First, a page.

Internet Sex Crimes
Information and messaging in an instant no matter which part of the globe you are in – this is what the Internet allows us to do. It allows use to communicate with anyone and access information in an instant. However, like any other invention, no matter how good the intent of its maker is, once it falls into wrong hands, then damaging results are most certainly to follow.
The Internet has made every bit of information readily available through simple clicks of buttons; however, it has also enabled certain individuals, who intend to accomplish criminal activities, to hack into private government and personal records to commit cyber fraud, cyber-based terrorism, computer intrusions, espionage, and even internet sex crimes.
Though it may be considered a less serious offense compared to the other criminal acts mentioned, internet sex crime, nonetheless, has become an alarming concern to the government due to the very damaging effects it causes in those affected and the perfect ease with which perpetrators accomplish this crime.
Through wired or wireless access to networks, sexual offenders are able to create and disseminate speedily different forms of sexually offensive and abusive materials and sexually-tainted messages, such as photos depicting child pornography and solicitation efforts, which often lead to contact offenses, like sexual assault or rape.
Data from the Association for the Treatment of Sexual Abusers (ATSA), a global, multi-disciplinary organization committed to preventing sexual abuse, show that trading and posting on-line of child pornography and sexual chats with children, adolescents or any vulnerable persons, first to convince them to produce or view pornographic images and, second, to arrange with them a face-to-face meeting (for the committance of the crime), are the most common forms of internet sex offenses. What is alarming, however, is the fact that many teenagers freely meet with their future adult offender, sometimes more than once, and even describe such meetings as romantic occasions.
Equally disturbing are data from the U.S. Department of Justice’s National Sex Offender Public Website (NSOPW), which say that:
A number of teenagers and young adults willingly share with others online or through text messaging (“sexting”) naked pictures of themselves;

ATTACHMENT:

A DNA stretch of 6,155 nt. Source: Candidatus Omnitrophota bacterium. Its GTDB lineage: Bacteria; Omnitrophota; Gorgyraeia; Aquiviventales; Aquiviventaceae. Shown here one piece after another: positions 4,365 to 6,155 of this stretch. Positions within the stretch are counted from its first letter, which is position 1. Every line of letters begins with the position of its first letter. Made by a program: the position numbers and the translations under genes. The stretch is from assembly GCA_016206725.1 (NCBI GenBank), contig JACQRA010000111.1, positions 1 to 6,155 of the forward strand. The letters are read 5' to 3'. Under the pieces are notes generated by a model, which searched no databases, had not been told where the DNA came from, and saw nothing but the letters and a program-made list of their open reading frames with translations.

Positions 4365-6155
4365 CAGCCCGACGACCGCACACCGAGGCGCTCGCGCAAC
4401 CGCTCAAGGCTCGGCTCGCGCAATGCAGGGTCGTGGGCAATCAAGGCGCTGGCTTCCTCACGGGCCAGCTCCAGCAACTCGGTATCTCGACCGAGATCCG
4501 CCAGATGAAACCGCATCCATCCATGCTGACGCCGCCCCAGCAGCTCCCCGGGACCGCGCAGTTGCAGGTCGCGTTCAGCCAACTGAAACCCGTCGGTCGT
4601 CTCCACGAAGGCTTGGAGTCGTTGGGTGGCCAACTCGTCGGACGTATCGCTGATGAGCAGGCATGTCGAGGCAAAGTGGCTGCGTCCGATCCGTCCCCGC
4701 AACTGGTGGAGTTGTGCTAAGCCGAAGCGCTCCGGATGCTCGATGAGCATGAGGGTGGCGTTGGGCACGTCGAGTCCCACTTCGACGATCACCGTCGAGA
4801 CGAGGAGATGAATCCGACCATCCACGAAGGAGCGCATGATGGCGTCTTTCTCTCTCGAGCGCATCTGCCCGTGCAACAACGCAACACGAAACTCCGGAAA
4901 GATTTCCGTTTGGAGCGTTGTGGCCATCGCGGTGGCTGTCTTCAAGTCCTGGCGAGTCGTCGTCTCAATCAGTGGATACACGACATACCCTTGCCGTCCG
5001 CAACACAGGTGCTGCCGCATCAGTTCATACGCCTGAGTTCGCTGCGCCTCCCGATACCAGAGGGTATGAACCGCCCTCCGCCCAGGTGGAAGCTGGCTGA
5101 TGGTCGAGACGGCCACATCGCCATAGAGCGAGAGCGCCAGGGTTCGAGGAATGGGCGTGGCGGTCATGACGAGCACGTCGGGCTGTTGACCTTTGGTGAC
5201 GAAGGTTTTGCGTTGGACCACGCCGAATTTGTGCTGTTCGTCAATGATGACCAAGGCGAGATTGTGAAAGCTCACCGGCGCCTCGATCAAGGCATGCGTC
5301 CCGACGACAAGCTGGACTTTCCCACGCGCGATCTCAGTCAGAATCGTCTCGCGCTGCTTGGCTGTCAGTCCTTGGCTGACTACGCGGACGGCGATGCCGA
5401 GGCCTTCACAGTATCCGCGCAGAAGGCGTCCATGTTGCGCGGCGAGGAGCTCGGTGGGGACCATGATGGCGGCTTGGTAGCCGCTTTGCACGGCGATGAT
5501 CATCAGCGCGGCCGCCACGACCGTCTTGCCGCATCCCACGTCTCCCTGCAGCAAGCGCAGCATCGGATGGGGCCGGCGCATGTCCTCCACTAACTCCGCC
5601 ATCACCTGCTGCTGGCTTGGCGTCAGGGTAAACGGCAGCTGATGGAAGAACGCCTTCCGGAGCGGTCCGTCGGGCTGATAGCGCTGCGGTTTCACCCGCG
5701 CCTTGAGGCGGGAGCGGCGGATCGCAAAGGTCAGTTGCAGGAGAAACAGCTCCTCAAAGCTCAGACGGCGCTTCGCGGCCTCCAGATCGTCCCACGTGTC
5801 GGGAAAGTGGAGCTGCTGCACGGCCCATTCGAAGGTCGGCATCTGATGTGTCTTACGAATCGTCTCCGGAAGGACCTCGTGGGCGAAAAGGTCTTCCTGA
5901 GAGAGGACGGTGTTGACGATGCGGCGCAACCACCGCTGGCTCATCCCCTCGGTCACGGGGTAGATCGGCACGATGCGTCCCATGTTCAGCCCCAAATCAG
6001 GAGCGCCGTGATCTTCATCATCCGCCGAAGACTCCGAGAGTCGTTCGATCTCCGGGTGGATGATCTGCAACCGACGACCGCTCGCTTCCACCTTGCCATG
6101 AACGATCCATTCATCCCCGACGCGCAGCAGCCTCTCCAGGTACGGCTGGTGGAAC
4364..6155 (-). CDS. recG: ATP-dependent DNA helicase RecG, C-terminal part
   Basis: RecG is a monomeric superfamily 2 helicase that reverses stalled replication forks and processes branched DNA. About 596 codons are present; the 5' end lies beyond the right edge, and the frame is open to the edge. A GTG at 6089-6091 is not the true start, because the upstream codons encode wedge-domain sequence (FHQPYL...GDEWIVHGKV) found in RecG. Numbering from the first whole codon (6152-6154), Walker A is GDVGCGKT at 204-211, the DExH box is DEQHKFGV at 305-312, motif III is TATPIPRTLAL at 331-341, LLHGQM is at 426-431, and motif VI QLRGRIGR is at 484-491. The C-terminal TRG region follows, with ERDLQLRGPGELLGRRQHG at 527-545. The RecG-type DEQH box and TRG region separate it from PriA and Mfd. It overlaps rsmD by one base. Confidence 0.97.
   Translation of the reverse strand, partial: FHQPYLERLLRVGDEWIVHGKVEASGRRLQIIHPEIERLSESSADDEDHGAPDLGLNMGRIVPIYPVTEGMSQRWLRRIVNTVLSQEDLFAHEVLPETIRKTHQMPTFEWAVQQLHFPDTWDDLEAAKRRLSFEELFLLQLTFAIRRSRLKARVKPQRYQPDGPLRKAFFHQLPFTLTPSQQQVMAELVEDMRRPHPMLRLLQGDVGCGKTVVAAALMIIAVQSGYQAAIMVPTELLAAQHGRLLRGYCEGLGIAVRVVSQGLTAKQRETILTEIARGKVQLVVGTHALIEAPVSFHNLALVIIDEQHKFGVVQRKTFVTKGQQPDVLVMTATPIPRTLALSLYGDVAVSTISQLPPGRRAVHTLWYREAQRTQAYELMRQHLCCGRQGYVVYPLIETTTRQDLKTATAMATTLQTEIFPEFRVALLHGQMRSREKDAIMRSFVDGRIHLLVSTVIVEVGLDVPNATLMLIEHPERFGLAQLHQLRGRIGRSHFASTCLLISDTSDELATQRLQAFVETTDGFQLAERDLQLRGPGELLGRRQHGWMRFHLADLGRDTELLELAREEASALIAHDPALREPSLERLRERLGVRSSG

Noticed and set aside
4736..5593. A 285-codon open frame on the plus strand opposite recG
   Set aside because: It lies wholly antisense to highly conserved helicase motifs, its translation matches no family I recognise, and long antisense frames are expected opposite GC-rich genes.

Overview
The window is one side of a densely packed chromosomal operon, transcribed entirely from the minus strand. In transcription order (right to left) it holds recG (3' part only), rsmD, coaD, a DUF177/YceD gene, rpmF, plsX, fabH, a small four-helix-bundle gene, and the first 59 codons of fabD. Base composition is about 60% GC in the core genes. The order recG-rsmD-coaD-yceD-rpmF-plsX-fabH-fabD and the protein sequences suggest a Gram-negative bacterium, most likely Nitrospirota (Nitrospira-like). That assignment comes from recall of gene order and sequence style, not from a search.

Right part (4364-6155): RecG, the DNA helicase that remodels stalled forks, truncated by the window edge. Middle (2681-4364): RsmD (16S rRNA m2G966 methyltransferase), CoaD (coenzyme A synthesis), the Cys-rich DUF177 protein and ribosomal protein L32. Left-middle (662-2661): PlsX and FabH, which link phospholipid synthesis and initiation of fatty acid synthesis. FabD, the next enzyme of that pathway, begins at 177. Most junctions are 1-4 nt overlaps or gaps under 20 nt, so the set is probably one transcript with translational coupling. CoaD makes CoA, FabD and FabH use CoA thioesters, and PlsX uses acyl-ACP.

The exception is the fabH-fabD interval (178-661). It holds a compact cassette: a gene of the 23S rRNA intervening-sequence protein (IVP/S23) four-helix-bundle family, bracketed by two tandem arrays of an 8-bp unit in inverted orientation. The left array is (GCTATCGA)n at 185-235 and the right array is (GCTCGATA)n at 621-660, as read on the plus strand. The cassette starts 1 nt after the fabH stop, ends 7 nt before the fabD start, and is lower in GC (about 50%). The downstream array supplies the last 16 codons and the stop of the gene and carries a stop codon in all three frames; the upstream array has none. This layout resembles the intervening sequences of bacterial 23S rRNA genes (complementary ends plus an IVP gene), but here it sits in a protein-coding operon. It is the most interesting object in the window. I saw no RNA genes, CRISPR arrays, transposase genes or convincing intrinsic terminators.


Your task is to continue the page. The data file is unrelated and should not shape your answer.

Many of those who end up as victims of internet sex crimes openly talk about sexual topics even with people they do not know and post online sexually provocative photos/videos of themselves;
Quite a large number of teenagers and young adults are open to, and actually participate in, sexting (which means sending sexually explicit messages, usually with images, from one mobile phone to another).
The extent and severity of harm against the victim and the continuous growth in the number of perpetrators of internet sex crime has made the government mobilize legal and investigative teams with the major task of identifying and prosecuting, especially child pornography, offenders in order to reduce and eliminate this type of indecent, criminal activity. But how guilty can one really be judged if the identified victim willingly and voluntarily participated in the whole act, maybe even showed motive which led the accused into thinking that his/her sexual advances were welcome moves?
Unless proven guilty, an accused can never be treated like a criminal; however, it will be a tough task to prove one’s innocence, especially if the victim, or a witness, identifies him or her as the committer of the crime.
A law firm with the address, criminalattorneysnashville.com, says that simply being accused of a crime can change your life. The penalties of a conviction can haunt you for years after you’ve served your sentence and may affect what kinds of jobs you’re able to obtain and even where you’re allowed to live. However, it’s important to remember that an accusation is just that: an accusation. You still have a real chance to defend your rights and protect your future from the challenges that would come with a conviction. You still have a real chance to defend your rights and protect your future from the challenges that would come with a conviction, such as jail time, fines, or having to register as a sex offender.